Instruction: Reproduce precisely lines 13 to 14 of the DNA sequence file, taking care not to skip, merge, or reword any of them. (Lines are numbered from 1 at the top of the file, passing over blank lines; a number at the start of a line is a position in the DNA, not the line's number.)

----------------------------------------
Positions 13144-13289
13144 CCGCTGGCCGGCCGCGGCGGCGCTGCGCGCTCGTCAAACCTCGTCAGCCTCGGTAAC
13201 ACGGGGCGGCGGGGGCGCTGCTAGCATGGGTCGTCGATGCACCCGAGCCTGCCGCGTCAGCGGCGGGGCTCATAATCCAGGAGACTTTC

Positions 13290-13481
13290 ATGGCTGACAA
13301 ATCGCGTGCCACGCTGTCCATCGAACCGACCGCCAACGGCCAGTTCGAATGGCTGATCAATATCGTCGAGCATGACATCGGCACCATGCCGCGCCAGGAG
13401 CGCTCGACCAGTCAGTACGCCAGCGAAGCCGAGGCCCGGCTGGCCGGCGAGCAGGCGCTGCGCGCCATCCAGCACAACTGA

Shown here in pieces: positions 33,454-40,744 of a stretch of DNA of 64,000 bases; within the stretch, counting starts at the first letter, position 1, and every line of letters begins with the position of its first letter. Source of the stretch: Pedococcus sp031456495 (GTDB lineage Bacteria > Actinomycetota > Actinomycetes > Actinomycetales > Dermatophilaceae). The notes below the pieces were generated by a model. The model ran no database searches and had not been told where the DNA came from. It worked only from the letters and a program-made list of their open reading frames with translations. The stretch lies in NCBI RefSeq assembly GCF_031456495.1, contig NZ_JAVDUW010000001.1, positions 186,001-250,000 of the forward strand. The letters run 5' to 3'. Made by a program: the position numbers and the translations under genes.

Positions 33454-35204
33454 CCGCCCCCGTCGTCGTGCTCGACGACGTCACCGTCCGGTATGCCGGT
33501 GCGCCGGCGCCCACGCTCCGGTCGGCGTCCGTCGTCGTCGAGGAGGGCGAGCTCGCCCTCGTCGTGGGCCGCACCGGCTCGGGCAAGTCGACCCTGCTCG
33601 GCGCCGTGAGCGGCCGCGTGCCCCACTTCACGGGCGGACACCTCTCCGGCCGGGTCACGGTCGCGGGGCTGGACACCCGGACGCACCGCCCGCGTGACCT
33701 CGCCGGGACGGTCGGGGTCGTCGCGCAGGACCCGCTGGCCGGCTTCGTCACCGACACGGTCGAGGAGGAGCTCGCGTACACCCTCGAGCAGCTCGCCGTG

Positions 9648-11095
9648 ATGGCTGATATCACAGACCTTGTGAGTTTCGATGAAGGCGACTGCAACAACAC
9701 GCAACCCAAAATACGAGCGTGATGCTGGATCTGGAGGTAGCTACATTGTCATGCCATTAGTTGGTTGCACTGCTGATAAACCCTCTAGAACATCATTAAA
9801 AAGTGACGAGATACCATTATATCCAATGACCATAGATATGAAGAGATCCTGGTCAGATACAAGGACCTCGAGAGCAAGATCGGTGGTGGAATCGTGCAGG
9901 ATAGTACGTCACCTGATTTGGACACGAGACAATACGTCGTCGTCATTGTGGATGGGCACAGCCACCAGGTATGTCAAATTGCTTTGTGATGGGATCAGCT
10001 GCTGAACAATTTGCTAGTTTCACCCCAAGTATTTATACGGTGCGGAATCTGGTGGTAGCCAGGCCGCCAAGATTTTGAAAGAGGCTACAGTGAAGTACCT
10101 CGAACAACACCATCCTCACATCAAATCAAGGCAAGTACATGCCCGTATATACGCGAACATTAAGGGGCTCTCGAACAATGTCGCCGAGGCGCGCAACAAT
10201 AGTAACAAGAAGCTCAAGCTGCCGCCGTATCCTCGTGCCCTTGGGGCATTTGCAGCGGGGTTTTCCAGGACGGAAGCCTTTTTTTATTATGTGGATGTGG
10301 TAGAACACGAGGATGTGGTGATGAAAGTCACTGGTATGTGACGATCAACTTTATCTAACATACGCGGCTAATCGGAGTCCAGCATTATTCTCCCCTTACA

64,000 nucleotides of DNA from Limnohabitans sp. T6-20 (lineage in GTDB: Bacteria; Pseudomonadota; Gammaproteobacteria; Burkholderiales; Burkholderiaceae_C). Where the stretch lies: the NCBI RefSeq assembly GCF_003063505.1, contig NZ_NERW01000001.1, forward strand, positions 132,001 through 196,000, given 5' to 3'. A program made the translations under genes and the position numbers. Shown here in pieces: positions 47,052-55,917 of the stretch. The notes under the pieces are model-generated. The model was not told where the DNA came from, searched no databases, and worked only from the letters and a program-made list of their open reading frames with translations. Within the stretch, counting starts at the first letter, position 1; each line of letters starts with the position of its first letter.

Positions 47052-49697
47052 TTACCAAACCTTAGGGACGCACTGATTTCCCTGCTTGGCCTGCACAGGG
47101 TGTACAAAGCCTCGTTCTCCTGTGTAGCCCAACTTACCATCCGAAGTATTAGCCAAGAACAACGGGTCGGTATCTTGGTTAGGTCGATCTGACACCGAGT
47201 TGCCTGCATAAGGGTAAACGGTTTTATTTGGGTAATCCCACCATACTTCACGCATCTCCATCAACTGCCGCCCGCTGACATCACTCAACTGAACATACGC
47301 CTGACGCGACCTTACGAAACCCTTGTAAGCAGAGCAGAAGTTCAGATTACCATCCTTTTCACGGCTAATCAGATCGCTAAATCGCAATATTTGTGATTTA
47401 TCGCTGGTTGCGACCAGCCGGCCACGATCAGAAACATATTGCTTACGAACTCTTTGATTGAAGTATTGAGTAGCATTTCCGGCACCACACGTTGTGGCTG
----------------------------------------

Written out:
33701 CGCCGGGACGGTCGGGGTCGTCGCGCAGGACCCGCTGGCCGGCTTCGTCACCGACACGGTCGAGGAGGAGCTCGCGTACACCCTCGAGCAGCTCGCCGTG

Positions 9648-11095